Helen Watts was involved in Girlguiding as a child and adult. Since 2018, she has been campaigned for Girlguiding to review their trans policy, which breaches girls’ right to privacy and dignity, risks their safety and excludes gender non-conforming girls.
When you think about the Girl Guides, what springs to mind? Brownie points, uniforms, campfires. A small C conservative movement, the youth wing of the Women’s Institute. Left wing parents send their children to the mixed sex Woodcraft Folk and for many adults and children of various political persuasions, the promises to Queen and Country are incompatible with their beliefs. No one ever thinks of Girlguiding as a radical organisation, but at the beginning, it really was.
From the very start, admission to The Guide Association was restricted to the female sex only. Early 20th Century Britain knew exactly what a woman or girl was; how else did we know which half of the population to deny equal voting rights with men until as late as 1928 (my own grandparents lifetime)? Girlguiding’s early leaders recognised that sex was not synonymous with gender, and its early pioneer, Agnes Baden-Powell, was anything but gender conforming. She created a movement that was conventional enough that parents permitted their daughters to join, but also allowed girls to break free of stereotypes and experience life outside that of nurturer and homemaker. The very first badges included Cyclist, Air Mechanic, Electrician and Sailor. And while many women’s memories of Guiding from the 1960s onwards includes endless crafts and hostess badges, the movement has always recognised that girls benefit from a space away from the male gaze.
By the 21st century, the landscape has changed. Scouts became fully mixed sex from 2007 and its image as the more adventurous and exciting youth movement attracted girls and young women to its ranks. Girlguiding’s image as a middle-class, middle England institute stuck fast, sometimes unfairly so; the woman who was my childhood Brown Owl was from working class stock and a union official, in addition to her full-time job in the NHS, her own family and running the local guiding district. She’s still a family friend. In 2012, Girlguiding appointed a new CEO, Julie Bentley, formerly CEO of the Family Planning Association. Her appointment caused a stir in Guiding circles, but she brought new energy and began a series of reforms to modernise and refresh the movement.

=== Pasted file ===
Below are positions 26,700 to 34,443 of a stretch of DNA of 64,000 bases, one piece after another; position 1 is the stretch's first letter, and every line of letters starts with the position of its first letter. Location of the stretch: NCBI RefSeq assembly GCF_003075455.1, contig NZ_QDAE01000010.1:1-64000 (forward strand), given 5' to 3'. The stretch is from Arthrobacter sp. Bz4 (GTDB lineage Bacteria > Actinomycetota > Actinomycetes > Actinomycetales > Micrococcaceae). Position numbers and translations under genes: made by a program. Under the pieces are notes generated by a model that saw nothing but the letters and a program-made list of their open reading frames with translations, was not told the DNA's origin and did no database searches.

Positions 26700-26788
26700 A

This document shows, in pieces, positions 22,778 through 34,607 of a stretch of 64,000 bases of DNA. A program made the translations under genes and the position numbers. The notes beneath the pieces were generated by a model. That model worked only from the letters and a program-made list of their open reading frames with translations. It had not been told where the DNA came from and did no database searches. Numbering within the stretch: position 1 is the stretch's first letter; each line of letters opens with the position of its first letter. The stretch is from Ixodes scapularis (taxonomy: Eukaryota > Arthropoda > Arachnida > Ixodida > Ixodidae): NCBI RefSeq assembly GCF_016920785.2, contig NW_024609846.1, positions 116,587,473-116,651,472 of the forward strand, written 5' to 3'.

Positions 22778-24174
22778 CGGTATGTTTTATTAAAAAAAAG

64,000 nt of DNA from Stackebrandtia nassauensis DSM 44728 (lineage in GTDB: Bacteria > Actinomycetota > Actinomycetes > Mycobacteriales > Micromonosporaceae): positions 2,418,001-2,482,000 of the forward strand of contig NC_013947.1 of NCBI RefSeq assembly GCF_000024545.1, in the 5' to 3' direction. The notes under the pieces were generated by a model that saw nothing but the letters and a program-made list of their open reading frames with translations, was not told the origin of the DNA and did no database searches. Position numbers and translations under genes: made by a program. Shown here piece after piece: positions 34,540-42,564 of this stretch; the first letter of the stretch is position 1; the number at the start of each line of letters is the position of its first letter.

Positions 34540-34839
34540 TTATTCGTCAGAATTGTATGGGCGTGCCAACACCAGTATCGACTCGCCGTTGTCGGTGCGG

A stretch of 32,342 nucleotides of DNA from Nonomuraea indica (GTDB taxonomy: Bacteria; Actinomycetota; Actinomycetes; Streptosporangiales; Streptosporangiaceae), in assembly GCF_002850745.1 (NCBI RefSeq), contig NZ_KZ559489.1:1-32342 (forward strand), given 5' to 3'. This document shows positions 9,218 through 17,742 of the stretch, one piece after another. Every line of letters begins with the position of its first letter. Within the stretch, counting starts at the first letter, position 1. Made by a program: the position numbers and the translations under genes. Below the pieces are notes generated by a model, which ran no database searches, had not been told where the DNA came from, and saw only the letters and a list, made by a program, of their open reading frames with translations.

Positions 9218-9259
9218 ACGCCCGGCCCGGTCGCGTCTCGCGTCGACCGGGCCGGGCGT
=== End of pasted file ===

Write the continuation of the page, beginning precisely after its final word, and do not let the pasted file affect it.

The first of those reforms was the Promise. It had been changed 11 times previously, most recently in 1994. In September 2013, the Promise was altered to remove reference to God. Now, members promise “to be true to myself and develop my beliefs”. This was broadly welcomed (including by me) as it allowed women of all faiths and none to make the Promise, a pre-requisite of full membership. Some Christian Guiders objected to the secularisation of the Promise. For these women, their faith is an intrinsic part of Guiding, and they wanted to retain the option to keep the religious promise. The members were threatened with expulsion and the closure of their units, until Girlguiding relented. There is still no religious or alternative wording. By contrast, Scouts have many variations of their Promise; members pick the one that best reflects their beliefs.
The other significant Bentley reform was the shift from biological sex to gender identity as the qualifier for membership. Girlguiding HQ formed a relationship with Gendered Intelligence in 2016 and this was followed by the release of the “trans inclusive” (but not inclusive of trans identified females) policy in 2017. I expect most readers are familiar with what happened but in summary:
- Membership is open to self-identified women and girls. Female children and leaders who do not identify as women or girls were not eligible for membership, but this has since been amended to permit female children of any gender identity.
- Self-identified women and girls who are biologically and legally male are treated the same in terms of safeguarding and privacy (e.g. shared accommodation on residential trips) as female children and leaders.
- Girlguiding leaders who publicly objected to this policy were removed from their posts.
Many women understand that sex and gender are not synonyms. Gender is a schema for masculinity or femininity and Girlguiding, of all organisations, should know how harmful this can be to girls. “Gender” tells little girls to play quietly and speak softly; to put other’s needs before their own; to set a good example and manage the behaviour of boys in their class; to be pretty and biddable; ultimately to be subordinate. The notion that each person has a gender identity (“a person’s sense of self, as, for example, a woman, man or non-binary person”) is presented by Girlguiding and countless others as established fact, yet I have never seen any evidence to support this, and the definitions used to explain the concept are nothing more than circular platitudes (“trans women are women”).